In the wake of the awful video showing NFL running back Ray Rice punching his now-wife in the elevator of an Atlantic City casino, his victim, Janay Rice, spoke out on Instagram, blaming the media and public: "No one knows the pain that the media & unwanted options from the public have caused my family. To make us relive a moment in our lives that we regret everyday is horrible thing. To take something away from the man I love that he has worked his ass off for all his life just to gain ratings is a horrific. THIS IS OUR LIFE!"

The Baltimore Ravens terminated Rice's contract with the team, and the NFL has suspended him indefinitely. The NFL originally just suspended Rice for two games, for the February 15 incident at the Revel Casino, but at the time, the only video that emerged (publicly) was of Rice dragging his then-fiancee's apparently unconscious body out of the elevator.

The AP saw a longer version of the new video:

Ray Rice and then-fiance Janay Palmer can be heard shouting obscenities at each other. She appears to spit in the face of the three-time Pro Bowl running back right before he throws the knockout punch. The video, shown to the AP Monday night by a law enforcement official, includes audio and is longer than the grainy TMZ Sports video released earlier that day....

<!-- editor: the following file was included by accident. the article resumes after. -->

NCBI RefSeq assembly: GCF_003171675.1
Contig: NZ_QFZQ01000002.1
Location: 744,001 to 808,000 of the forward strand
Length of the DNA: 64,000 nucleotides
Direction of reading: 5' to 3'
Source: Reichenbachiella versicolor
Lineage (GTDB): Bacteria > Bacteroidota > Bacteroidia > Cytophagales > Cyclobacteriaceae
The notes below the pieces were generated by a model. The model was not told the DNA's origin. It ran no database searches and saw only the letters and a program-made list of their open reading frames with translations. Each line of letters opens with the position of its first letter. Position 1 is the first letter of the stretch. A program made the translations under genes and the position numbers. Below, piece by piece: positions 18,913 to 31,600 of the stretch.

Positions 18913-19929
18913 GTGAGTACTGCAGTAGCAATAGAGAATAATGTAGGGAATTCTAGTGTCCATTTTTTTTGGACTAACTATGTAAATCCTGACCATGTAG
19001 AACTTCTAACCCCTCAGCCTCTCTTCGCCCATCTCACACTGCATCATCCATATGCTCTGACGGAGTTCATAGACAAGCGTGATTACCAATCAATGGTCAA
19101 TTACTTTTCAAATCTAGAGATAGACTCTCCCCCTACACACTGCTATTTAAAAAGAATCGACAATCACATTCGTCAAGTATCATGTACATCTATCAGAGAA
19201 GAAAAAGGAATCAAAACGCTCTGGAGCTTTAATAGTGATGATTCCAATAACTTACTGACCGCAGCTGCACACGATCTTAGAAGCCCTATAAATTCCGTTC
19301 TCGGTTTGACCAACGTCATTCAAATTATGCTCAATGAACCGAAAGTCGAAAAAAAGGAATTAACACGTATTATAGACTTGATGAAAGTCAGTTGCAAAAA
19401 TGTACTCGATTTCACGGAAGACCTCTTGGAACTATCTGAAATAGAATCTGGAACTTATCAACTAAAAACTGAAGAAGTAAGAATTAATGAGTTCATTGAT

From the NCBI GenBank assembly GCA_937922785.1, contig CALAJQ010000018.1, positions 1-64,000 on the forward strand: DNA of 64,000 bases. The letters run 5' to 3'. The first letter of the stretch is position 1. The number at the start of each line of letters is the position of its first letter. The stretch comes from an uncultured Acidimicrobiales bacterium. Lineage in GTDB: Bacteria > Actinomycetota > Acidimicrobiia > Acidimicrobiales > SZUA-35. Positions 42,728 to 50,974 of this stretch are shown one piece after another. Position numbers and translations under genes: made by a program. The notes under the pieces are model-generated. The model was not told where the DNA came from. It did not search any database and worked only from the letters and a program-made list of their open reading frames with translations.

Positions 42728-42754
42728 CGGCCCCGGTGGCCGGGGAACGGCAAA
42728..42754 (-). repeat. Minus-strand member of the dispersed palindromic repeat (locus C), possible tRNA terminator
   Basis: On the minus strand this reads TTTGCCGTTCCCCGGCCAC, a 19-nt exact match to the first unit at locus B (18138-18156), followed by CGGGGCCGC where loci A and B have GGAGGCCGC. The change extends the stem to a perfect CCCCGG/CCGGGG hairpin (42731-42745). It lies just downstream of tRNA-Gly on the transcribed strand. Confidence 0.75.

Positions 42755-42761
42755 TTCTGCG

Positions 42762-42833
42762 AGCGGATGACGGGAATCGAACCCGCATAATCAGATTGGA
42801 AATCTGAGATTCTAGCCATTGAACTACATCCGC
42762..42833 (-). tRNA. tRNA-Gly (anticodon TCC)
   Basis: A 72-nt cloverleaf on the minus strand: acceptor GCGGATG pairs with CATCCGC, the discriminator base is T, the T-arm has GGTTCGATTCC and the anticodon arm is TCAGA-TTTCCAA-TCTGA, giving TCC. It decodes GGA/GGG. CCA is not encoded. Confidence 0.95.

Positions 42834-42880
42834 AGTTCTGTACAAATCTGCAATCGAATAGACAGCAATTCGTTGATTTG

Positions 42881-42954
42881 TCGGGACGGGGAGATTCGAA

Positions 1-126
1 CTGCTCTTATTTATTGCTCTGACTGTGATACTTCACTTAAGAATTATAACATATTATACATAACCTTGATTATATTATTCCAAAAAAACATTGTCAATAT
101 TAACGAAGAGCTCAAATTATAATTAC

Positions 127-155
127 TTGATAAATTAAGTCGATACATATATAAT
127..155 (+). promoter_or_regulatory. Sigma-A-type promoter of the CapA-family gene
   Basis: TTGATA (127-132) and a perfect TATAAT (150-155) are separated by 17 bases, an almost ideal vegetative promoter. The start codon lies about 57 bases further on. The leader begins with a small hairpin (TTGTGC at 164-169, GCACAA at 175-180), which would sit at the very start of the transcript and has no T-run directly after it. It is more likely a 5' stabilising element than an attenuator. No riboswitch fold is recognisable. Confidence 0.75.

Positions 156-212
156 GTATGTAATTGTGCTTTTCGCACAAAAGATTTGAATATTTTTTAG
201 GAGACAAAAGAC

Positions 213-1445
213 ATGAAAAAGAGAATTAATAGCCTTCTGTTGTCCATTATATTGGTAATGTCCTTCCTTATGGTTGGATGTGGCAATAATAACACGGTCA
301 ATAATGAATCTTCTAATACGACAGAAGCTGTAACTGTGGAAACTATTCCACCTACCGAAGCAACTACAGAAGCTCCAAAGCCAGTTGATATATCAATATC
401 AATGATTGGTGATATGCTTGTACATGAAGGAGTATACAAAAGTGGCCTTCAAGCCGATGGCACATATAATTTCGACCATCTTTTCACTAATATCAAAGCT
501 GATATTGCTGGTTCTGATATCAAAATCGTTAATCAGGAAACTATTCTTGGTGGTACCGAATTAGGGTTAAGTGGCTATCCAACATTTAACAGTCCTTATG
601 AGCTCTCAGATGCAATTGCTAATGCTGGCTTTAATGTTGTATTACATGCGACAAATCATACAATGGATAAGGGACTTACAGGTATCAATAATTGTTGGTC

The higher-quality video shown to the AP shows Rice made no attempt to cover up the incident. After Palmer collapses, he drags her out of the elevator and is met by some hotel staff. One of them can be heard saying, "She's drunk, right?" And then, "No cops." But Rice didn't respond.

The NFL claimed it never saw the video inside the elevator. TMZ reports, "Sources connected with the Revel Hotel and Casino in Atlantic City tell TMZ Sports ... NO ONE from the NFL ever asked for the video inside the elevator ... video that was compelling enough to get Rice instantly fired. Sources who worked at the casino at the time of the incident tell us ... if the NFL had asked for the video, they would have gladly complied. Former employees have told us someone with an affiliation to the NFL saw the video, but we are now certain that someone was not from Goodell's office or the core NFL executives."

TMZ also says that the casino made copies of the video for Rice's lawyer and the police. Atlantic County prosecutor James McClain's office also decided to accept a not guilty plea to the aggravated assault charges, with Rice entering a pretrial intervention program. (If he completes the program successfully, charges are dropped.) Back in May, an assistant prosecutor said there were other videos and "The victim's input is considered."

However, Sports Illustrated points out, "A victim testifying is not essential to a domestic violence prosecution, particularly one in which a video captured at least part of the incident, but it is advantageous to prosecutors in convincing jurors." As the NY Post's Mike Vaccaro wrote, "Why in the world would the NFL — whose security employees have all previously worked in the big leagues of federal and international law enforcement — not have demanded seeing what it had to know was a smoking gun, one way or the other, before rendering any kind of judgment?"